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Cardiorenal Med. 2015 Oct;5(4):278-88. doi: 10.1159/000435863. Epub 2015 Jul 31.

Soluble Tumor Necrosis Factor Receptor 1 Is Associated with Glomerular Filtration Rate Progression and Incidence of Chronic Kidney Disease in Two Community-Based Cohorts of Elderly Individuals.

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Division of Family Medicine, Department of Neurobiology, Care Sciences and Society, Karolinska Institutet, Huddinge, Sweden ; Department of Medical Sciences, Cardiovascular Epidemiology, Uppsala University, Uppsala, Sweden.
Department of Medical Cell Biology, Biomedical Center, Uppsala University, Uppsala, Sweden.
Department of Clinical Science, Intervention and Technology, Karolinska Institutet, Stockholm, Sweden.
Section of Clinical Nutrition and Metabolism, Department of Public Health and Caring Sciences, Uppsala University, Uppsala, Sweden.
Cardiovascular Epidemiology, Department of Medical Sciences, Uppsala University Hospital, Uppsala, Sweden.
Department of Medical Cell Biology, Biomedical Center, Uppsala University, Uppsala, Sweden ; School of Health and Social Studies, Dalarna University, Falun, Sweden.



We aimed to explore and validate the longitudinal associations between soluble tumor necrosis factor receptor 1 (sTNFR1), glomerular filtration rate (GFR) progression, and chronic kidney disease (CKD) incidence in two independent community-based cohorts of elderly individuals with prespecified subgroup analyses in individuals without prevalent diabetes.


Two community-based cohorts of elderly individuals were used with 5-year follow-up data on estimated GFR: the Uppsala Longitudinal Study of Adult Men (ULSAM; n = 437 men; mean age: 78 years) and the Prospective Investigation of the Vasculature in Uppsala Seniors (PIVUS; n = 703; mean age: 70 years; 51% women). GFR categories were defined as ≥60, 30-60, and <30 ml/min/1.73 m(2).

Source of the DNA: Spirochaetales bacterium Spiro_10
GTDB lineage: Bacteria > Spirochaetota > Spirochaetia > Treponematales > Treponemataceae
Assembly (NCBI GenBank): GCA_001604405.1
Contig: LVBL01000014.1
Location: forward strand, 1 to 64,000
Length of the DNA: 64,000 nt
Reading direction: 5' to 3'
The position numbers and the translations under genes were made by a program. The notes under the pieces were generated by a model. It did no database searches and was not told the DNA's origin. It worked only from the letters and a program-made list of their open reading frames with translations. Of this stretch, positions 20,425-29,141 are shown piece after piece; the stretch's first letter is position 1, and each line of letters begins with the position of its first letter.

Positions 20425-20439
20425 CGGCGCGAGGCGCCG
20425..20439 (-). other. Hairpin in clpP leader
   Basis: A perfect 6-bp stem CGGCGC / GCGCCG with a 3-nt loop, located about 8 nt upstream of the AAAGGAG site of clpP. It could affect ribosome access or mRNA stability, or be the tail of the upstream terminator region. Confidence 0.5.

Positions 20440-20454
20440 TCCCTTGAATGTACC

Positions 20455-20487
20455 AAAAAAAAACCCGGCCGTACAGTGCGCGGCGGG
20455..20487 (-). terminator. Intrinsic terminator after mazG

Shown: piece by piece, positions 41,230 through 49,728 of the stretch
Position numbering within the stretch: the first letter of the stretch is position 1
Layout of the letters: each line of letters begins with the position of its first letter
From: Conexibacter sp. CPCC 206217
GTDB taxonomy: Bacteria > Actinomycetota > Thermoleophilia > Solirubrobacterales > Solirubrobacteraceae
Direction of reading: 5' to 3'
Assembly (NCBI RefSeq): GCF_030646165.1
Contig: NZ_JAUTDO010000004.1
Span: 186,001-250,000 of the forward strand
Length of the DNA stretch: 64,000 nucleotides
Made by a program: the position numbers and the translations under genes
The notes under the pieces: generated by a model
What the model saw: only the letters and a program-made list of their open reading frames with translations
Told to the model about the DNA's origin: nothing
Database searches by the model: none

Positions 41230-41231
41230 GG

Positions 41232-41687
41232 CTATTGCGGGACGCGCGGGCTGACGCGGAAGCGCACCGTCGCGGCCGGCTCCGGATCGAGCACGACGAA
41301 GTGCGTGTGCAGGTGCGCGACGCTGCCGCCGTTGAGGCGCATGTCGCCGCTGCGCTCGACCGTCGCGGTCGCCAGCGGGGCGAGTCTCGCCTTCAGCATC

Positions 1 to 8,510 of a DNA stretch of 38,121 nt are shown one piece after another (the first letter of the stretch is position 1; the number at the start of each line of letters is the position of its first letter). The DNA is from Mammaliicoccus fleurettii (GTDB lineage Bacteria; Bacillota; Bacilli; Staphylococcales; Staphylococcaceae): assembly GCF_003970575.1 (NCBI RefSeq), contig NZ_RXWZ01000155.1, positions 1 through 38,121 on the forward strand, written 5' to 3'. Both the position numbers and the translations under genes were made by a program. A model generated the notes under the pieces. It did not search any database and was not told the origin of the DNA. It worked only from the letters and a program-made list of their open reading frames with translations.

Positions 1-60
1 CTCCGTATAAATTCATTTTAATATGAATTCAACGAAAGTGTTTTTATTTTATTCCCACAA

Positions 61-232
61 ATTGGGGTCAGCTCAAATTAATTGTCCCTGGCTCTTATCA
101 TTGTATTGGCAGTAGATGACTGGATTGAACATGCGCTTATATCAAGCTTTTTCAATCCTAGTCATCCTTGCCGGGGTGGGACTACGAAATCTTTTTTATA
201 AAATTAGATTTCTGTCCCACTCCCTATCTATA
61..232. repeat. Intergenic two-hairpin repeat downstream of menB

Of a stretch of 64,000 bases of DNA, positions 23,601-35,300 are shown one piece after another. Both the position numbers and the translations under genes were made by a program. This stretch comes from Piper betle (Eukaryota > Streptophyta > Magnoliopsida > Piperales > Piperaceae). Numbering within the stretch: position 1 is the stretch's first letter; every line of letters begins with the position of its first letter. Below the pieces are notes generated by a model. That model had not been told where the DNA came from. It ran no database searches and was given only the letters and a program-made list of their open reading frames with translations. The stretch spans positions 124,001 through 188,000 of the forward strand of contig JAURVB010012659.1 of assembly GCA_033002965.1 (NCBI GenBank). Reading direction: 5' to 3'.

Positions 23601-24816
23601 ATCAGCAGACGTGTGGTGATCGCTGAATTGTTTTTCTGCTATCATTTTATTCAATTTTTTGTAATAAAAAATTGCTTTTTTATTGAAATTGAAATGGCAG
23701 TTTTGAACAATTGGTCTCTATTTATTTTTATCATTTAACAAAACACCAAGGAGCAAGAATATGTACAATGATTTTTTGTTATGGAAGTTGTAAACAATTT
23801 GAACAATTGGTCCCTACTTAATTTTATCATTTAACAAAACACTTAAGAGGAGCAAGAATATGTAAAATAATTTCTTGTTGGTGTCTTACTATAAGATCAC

In longitudinal multivariable logistic regression models adjusted for inflammatory markers and established cardiovascular risk factors, higher serum sTNFR1 was significantly associated with an increased risk to progress to a lower GFR category in both ULSAM and PIVUS [odds ratio (OR) per standard deviation (SD) increase 1.28 (95% CI 1.03-1.60) and OR 1.56 (95% CI 1.30-1.87), respectively]. Also, in subgroup analyses in individuals with a GFR ≥60 ml/min/1.73 m(2) at baseline, higher sTNFRs were associated with incident CKD after 5 years in both cohorts [ULSAM: OR per SD increase 1.49 (95% CI 1.16-1.9) and PIVUS: OR 1.84 (95% CI 1.50-2.26)]. Associations were similar in individuals without diabetes.


Higher circulating sTNFR1 independently predicts the progression to a worse GFR category and CKD incidence in elderly individuals even in the absence of diabetes. Further studies are warranted to investigate the underlying mechanisms, and to evaluate the clinical relevance of our findings.


Albumin/creatinine ratio; Chronic kidney disease; Community; Glomerular filtration; Inflammation; TNF-α

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